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South African pop for election day

April 22nd, 2009 8 comments

Today South Africans go to the polls to elect their new parliament, which in turn will elect the president. It”s a foregone conclusion that the African National Congress will win a majority; the only question is whether they will repeat their two-thirds plus majority of 1999 and 2004. Of interest will be also how the smaller parties, especially the ANC-breakaway Congress of the People will fare, and whether the ANC will lose, as expected, the regional government of the Western Cape (the province that includes Cape Town).

But I did the political thing on Monday. To mark the South African elections, let”s have some randomly chosen South African pop music. I covered the SA jazz angle a couple of months ago with this mix (did anyone like it?).

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Farryl Purkiss ““ Better Days.mp3
farryl_purkissAn appropriate title for today, even if the certain election of the misogynist homophobe Jacob Zuma is not a cause for extravagant optimism (though he can’t be much worse than Aids denialist, Mugabe-supporting Thabo Mbeki) . I”ve pushed the fare of Durban”s Farryl Purkiss in the past. This track, from his wonderful eponymously-titled 2006 album, is absolutely beautiful, in the singer-songwriter vein. He cites as an influence Elliott Smith, and at times sounds a lot like him, as well as the likes of Iron & Wine, Joe Purdy, Sufjan Stevens and Calexico. I have a hunch that Purkiss might have listened also to “70s folkie Shawn Phillips (who, incidentally, now lives in South Africa) and the majestic Patty Griffin. I wrote about a Purkiss gig I saw in July 2007 (here), where I took the photo on the right; oddly, I have missed all his subsequent gigs in my area. Purkiss on MySpace.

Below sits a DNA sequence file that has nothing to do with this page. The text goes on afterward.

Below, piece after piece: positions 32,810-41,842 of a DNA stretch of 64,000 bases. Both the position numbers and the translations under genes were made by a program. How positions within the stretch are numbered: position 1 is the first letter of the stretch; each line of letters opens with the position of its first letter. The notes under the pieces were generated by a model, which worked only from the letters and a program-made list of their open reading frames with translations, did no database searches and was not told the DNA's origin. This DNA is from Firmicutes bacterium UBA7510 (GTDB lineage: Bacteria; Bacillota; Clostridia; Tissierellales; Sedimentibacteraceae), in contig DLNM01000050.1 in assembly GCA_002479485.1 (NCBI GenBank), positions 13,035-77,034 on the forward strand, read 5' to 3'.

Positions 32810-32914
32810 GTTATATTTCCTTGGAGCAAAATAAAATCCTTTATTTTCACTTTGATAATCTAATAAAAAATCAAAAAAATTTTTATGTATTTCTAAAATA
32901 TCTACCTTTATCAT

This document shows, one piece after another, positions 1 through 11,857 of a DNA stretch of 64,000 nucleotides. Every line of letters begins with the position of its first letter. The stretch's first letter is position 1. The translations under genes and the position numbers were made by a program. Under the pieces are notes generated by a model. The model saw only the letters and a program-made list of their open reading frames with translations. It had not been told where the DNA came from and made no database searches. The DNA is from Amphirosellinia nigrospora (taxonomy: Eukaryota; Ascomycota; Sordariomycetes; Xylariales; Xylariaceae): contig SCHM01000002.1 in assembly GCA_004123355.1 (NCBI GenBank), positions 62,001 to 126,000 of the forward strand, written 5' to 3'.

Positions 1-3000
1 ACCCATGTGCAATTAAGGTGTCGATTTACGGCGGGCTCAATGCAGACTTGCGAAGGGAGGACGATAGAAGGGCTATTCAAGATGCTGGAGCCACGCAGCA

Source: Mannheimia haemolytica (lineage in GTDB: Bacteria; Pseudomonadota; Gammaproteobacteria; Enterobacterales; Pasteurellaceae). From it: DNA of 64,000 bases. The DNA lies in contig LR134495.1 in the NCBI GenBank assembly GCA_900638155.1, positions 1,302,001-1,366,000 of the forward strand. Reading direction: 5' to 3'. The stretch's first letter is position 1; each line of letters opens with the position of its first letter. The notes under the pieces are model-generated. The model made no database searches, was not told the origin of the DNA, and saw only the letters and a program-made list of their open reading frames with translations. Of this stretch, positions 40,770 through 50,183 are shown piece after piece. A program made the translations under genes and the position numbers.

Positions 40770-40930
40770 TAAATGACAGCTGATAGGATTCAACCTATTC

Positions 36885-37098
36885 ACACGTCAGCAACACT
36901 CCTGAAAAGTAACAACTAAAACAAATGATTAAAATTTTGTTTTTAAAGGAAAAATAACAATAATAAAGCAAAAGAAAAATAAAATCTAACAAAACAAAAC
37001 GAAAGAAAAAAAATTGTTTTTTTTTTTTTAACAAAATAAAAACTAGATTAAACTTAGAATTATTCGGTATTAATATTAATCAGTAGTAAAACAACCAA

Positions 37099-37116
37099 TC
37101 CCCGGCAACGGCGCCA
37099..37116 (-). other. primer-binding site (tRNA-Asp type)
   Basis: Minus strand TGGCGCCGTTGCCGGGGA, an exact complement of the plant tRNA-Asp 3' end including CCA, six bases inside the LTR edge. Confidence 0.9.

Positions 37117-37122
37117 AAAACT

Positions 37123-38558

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Josie Field – Every Now And Then.mp3
josie_fieldThe same year, the lovely Josie Field had a radio hit (singles aren”t widely sold in SA, so charts are based on radio airplay) with this excellent song. I”m waiting for Natalie Imbruglia or somebody like that to cover it. Her debut album apparently sold 7,000 copies, which in her genre in South Africa is a very respectable number. With figures like that, I don”t know why anyone with Field”s obvious talent would bother to release albums in South Africa. (Homepage)
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Bright Blue – Weeping.mp3
bright-blueA real South African classic from 1986 which I think had some influence on the anti-apartheid struggle by way of conscientising young white South Africans. The song is about apartheid-era president PW Botha’s antics and features the strains of the then-banned struggle hymn Nkosi Sikelel” iAfrica. Strangely the state-owned radio stations played Weeping prodigiously. Songs had been banned for much less (a year previously, all Stevie Wonder music was banned from the airwaves after the singer dedicated his Grammy to Nelson Mandela).

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Juluka ““ Impi.mp3
julukaJuluka”s frontman Johnny Clegg “” the “White Zulu” “” did a great deal for the struggle by integrating himself into Zulu culture, with sincerity and respect for Zulu culture. His groups, first Juluka and then Savuka, where multi-racial at a time when that was virtually unheard of. I have seen many concerts by Clegg”s groups, including a fantastic one in London”s Kentish Town & Country Club. Invariably, these were incredibly energetic. As a live performer, Clegg was not far behind Springsteen. The highlight always 1981″s Impi, which would send the crowd wild, especially when Clegg did those high-kicking, floor-board shattering Zulu wardance moves.

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Brenda Fassie – Vuli Ndlela.mp3